Originally Posted by Lady of McCamley
That is a really good question. (I've stepped away and come back to my computer so hopefully I'm not at the end of a long line of answers for you here).
In my opinion, the answer will be different for each chicken owner and totally depends on your chicken philosophy, flock needs, and goals. How much property and your physical environment will also determine which is better as well as how long you actually want to keep chickens.
I have done it both ways and have transitioned over the years to using only broodies.
If you are in the chicken business for profit, your needs will be different than the average backyard owner.
If you want to sell chicks for profit, especially of expensive breeds, then you likely want the ability to brood whenever you want, no matter the season, and will want to be able to carefully control all aspects of hatching and grow out. You'll want a very good incubator and industrial quality process. (Although @PD-Riverman who has perfected the use of broodies for more of a business set up.)
If your focus is layers for an egg business (like my grandmother was), you'll likely just buy a new set of chicks each spring and brood in a separate building with heat lamps...no guesswork as to how many live chicks you get. Let the hatchery undertake the cost and effort of bad hatches.
If this is a hobby, or you are wanting to keep a sustainable flock on a bit of land, I can highly recommend hen brooding. Once you understand the mechanics and set up, hen brooding is very efficient.
I have read several studies (done in 3rd world Agricultural studies) that show broody hens can be 80 to 90% efficient in obtaining a clutch. Most inexpensive incubators are about 50%. Better quality incubators, with a knowledgeable handler, can come to almost 100%, but average around 80%. See our own BYC @PD-Riverman for his personal best (overall) percentage.
I personally am lousy at hatching with incubators (did a bit of that with a 4H project with my kids). Mostly because I never would dole out the dollars to get a good one. The cheap incubators are a lot of work and require a lot of fiddling to get good hatches. However, I was reluctant to get a good one because I discovered I really didn't like the mess and hassle of artificial brooding chicks with a heat lamp inside the garage. (Over time, the mess gets really, really old.)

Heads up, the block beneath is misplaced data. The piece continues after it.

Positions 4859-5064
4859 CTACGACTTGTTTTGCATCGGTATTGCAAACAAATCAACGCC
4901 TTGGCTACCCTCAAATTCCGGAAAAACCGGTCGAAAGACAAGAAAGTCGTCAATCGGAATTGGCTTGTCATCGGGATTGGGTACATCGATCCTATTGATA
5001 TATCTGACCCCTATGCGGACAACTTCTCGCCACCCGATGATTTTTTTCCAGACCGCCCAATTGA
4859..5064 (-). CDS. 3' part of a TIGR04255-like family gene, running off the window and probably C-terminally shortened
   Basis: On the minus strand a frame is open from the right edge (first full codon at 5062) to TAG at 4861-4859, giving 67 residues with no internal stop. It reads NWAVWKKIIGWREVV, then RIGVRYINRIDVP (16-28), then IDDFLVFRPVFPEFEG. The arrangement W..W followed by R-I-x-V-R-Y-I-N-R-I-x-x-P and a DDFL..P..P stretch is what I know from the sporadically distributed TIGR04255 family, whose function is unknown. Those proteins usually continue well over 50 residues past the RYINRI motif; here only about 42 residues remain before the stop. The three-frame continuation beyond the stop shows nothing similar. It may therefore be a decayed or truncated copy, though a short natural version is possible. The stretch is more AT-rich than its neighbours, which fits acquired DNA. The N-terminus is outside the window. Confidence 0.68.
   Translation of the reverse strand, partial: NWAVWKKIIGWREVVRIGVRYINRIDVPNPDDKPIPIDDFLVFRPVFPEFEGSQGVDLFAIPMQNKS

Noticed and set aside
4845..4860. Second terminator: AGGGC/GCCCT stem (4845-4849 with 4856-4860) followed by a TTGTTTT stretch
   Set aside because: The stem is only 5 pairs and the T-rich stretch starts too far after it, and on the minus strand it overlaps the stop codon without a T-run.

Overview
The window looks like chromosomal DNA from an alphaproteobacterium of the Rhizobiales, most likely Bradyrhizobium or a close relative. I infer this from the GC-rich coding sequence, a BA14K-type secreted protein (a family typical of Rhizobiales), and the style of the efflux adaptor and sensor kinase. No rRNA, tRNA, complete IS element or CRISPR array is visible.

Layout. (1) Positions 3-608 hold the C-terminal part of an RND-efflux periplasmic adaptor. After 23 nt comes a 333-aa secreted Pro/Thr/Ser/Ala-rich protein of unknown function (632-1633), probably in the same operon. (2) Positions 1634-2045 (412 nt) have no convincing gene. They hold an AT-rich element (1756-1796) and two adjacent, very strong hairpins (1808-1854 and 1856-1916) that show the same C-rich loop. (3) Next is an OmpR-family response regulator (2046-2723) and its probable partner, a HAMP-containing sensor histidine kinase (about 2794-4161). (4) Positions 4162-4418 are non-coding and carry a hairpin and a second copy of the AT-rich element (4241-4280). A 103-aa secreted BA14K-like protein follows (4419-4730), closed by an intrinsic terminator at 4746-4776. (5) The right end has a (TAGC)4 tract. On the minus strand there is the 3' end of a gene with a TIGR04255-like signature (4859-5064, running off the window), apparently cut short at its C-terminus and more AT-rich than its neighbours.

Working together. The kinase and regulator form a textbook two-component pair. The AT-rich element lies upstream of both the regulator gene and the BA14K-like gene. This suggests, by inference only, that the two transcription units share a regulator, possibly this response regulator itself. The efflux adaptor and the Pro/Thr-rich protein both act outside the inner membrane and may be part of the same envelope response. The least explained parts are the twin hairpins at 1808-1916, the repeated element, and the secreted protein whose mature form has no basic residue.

While we were pondering that decision of how to best brood with our start up flock, a huge turning point came when we burned a coop down to the ground, to ash heap, by adding a flood lamp to keep the newly transitioned pullets (from the artificial brooder) warmer during a really big cold snap. Turns out most of our chicken friends had either had a fire or nearly had a fire from heat lamps. The fire was so intense that it scorched the nearest tree but thankfully missed our wood pile and the neighbors. I could have easily burned down a whole area on the map.
So that set a bad taste in my mouth for heat lamp brooding, especially in the garage. I decided to set up to brood the natural way and have never looked back.
During that transition year, I even had artificially brooding chicks along side naturally brooding chicks.
I can honestly tell you that the naturally brooded chicks grew faster, feathered quicker, were overall healthier, and had no transition issues or losses. No pasty butt, no coccidiosis, and absolutely no need for artificial heating even in the dead of winter. Momma literally does all the work, and you have healthy little babies running around with snow on the ground. Those winter hatches generally mature early (as they mature during lengthening day light) into pullets that lay early.
This is offset with less efficiency on hen brooding than at top rate artificial incubator/brooder. (I overall get maybe 66% to 70% hatch rates...but I am dealing with a couple of less than satisfactory bantams which has lowered my rates...my good broody hens are at about 90 to 100% hatch rate consistently....survival rate is nearly 100% though...lost one in winter who wandered out of the grow out pen.)
Broody hens will only brood when they want to, while an incubator is ready to fire up at will. You can increase your frequency by purchasing known broody hens or pullets from a really good brooding line and breed. My Silkies have gone broody at least 3 to 4 times a season. My bantam Cochins likewise...although somehow their fluff is not as effective as a Silkie. My breeder quality heritage Marans and Rhodebars are probably twice a year.
The hen brooded chicks are not as tame as artificially brooded chicks, if you were to handle them a lot, but they are wonderfully adapted to being chickens and living smartly on free range.
So there are pros and cons of each method. Choose the method that best fits your needs and goals.